This is Price’s second consecutive season with 90+ losses since Cincinnati signed him to a three-year contract back in 2014. While he hasn’t been able to replicate the same kind of success that former skipper Dusty Baker found in 2012 and 2013, he’s been saddled with a team that’s still in the throes of rebuilding, not one that looks on the cusp of playoff contention. It is, after all, the same team that has not seen a healthy season from Homer Bailey since Price’s arrival, one that unloaded Jay Bruce for a pair of prospects earlier this year and one whose pitching staff set a single-season record for most home runs given up by a major league team.

Justifying Price’s extension requires a different kind of yardstick, one that measures player development and individual success over the cumulative win-loss record. Here, Price has overseen solid performances from contributors like Adam Duvall, who is batting .244/.297/.506 with 2.9 fWAR in his first full major-league season, as well as young arms like Anthony DeSclafani, Brandon Finnegan, and Michael Lorenzen, among others.

From comments made by Reds’ CFO Bob Castellini, Price’s success within a rough rebuilding process appears to have cemented his place within the club, at least for the time being.

I like the young, aggressive team Walt and Dick have put together with players from within our system and from recent trades. […] Bryan has been here seven seasons now. He’s comfortable with the direction we are heading with our young players, and we are comfortable with him leading us in that direction.

Dusty Baker calls the Nationals “a baby making team.” Whatever that means.

PHILADELPHIA, PA - AUGUST 31: Manager Dusty Baker #12 of the Washington Nationals looks on before the start of a game against the Philadelphia Phillies at Citizens Bank Park on August 31, 2016 in Philadelphia, Pennsylvania. (Photo by Rich Schultz/Getty Images)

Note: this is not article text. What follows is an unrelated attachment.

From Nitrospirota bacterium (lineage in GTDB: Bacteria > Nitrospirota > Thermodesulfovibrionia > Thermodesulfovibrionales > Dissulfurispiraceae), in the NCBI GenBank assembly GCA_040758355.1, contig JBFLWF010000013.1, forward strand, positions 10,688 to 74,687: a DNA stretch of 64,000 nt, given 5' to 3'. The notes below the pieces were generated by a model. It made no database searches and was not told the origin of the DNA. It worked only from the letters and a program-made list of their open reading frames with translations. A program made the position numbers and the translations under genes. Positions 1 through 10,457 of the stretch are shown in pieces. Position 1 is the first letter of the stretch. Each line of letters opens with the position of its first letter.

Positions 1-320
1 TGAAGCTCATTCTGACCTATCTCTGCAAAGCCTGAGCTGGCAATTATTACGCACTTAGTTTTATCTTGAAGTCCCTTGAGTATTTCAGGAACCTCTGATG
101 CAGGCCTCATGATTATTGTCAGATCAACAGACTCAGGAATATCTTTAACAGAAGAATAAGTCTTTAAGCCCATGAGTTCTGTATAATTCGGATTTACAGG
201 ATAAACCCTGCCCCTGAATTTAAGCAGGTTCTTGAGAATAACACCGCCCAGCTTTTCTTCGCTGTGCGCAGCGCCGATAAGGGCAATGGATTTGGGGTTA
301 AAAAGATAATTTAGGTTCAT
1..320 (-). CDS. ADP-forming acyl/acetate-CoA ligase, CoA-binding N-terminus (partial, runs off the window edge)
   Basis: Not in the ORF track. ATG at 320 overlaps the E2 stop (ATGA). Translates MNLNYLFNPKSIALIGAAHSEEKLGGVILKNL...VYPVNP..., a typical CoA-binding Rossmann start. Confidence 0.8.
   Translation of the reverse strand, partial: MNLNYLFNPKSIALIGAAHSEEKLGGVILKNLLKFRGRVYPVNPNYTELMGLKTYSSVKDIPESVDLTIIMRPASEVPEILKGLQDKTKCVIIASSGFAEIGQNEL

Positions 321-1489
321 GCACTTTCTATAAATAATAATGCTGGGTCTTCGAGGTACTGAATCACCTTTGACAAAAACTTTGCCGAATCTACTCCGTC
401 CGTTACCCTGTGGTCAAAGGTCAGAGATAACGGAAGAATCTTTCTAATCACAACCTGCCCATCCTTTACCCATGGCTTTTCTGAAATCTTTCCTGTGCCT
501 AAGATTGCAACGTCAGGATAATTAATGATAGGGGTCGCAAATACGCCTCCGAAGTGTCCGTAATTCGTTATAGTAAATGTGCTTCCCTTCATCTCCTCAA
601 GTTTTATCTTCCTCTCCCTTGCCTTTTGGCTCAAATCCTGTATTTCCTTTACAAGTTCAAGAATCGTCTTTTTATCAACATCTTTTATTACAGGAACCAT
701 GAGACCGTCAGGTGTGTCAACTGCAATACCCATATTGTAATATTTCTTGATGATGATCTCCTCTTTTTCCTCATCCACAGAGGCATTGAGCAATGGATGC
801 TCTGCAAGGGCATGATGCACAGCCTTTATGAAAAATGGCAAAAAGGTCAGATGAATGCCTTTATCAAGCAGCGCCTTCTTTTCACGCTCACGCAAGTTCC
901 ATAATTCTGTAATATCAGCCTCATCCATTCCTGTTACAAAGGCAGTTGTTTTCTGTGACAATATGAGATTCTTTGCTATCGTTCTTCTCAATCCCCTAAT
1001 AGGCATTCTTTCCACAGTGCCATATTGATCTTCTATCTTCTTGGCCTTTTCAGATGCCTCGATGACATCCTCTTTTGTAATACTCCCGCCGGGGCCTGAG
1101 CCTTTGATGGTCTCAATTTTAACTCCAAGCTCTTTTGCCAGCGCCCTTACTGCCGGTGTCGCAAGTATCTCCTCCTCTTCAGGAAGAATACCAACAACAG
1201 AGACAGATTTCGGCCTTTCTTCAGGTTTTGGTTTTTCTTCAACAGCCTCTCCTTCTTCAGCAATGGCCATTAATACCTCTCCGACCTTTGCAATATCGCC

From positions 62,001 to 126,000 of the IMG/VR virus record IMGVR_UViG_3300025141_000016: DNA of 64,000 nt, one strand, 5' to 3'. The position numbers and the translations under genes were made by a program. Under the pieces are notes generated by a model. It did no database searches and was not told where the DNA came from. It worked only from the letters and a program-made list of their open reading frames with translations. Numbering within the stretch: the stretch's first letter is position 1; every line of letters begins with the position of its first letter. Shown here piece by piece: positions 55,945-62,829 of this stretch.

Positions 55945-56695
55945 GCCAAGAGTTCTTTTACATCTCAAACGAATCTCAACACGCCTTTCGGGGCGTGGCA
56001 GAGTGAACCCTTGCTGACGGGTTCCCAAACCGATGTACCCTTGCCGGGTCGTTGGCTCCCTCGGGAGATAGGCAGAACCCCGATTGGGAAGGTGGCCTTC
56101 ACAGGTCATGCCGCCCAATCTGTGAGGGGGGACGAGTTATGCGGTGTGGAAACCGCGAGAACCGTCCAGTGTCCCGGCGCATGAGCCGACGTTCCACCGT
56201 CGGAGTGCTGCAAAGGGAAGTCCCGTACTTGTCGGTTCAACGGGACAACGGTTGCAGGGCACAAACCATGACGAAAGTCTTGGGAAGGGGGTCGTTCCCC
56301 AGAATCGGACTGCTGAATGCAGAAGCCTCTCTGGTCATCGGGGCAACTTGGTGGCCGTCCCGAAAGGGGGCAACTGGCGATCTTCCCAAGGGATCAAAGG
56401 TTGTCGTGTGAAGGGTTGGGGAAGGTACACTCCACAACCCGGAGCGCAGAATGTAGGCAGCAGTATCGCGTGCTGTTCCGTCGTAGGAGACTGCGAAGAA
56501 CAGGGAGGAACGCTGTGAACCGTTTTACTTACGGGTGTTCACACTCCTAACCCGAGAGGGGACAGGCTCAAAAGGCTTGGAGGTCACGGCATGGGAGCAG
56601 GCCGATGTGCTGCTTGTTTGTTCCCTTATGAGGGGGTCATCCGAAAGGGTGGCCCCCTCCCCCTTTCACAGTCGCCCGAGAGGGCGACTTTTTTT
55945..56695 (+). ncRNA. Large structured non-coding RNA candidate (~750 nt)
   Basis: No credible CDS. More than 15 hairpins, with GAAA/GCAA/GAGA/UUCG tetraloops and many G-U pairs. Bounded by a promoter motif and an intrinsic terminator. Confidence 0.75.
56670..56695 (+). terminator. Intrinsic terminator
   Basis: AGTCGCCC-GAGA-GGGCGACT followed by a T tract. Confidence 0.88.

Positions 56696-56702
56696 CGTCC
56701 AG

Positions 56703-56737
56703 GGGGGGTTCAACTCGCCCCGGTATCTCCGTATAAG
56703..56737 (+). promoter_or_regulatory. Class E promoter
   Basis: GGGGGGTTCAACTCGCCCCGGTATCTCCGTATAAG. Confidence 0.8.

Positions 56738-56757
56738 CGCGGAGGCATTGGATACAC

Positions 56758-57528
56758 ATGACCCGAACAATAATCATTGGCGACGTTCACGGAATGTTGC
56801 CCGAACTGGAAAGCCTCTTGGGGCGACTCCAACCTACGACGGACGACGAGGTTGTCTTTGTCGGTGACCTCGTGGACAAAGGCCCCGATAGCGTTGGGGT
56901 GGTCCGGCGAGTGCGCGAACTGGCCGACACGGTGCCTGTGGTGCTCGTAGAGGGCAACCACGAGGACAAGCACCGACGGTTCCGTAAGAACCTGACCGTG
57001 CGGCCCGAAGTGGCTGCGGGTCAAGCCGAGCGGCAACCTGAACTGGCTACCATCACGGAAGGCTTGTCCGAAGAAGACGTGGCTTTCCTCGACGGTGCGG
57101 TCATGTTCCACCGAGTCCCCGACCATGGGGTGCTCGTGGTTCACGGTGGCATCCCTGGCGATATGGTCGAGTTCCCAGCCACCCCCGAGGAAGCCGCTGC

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When the Nationals fired Matt Williams a year ago, it might’ve been a safe assumption that they were going to go with that new breed of young, handsome recently-retired player-turned-manager who, despite a lack of experience, allegedly knows how to deal with modern players better and knows how to handle a clubhouse. Those assumptions have proved largely off with these guys — Williams was a disaster, Matheny wins despite himself and Ausmus looks like he’s perpetually on the verge of a breakdown — but that’s the all the rage these days anyway.

Instead, the Nats hired Dusty Baker. Though Baker had tremendous success as a manager everywhere he went, he was maligned by some for some pitcher handling stuff in Chicago (which said pitchers have long denied was an issue, but let’s let that lie). He was also, more generally, thought of as a “retread.” Which is what people who prefer younger folks for jobs tend to call older people, even if the older people know what they’re doing.

And yes, I will cop to thinking about managers that way a lot over the years, so I’m not absolving myself at all here, even if I was pretty OK with the Dusty Baker hiring. I’ve evolved on this point. In no small part because of how Dusty Baker has done in Washington. Flash forward a year, the Nats are division champions and Baker may be a top candidate for Manager of the Year. That, in and of itself, should show you how wrong the haters were.

But if it doesn’t, this sure should:

I have no earthly idea what that means and Castillo gives no further context. All I know is that it sounds cool as hell and of any current manager, only Dusty Baker could say that and pull it off.

Because he’s Dusty Baker and has nothing to prove to you. And if you don’t like it, shoot, he’ll just go back home to his winery or whatever and live out the rest of his days being cooler than you.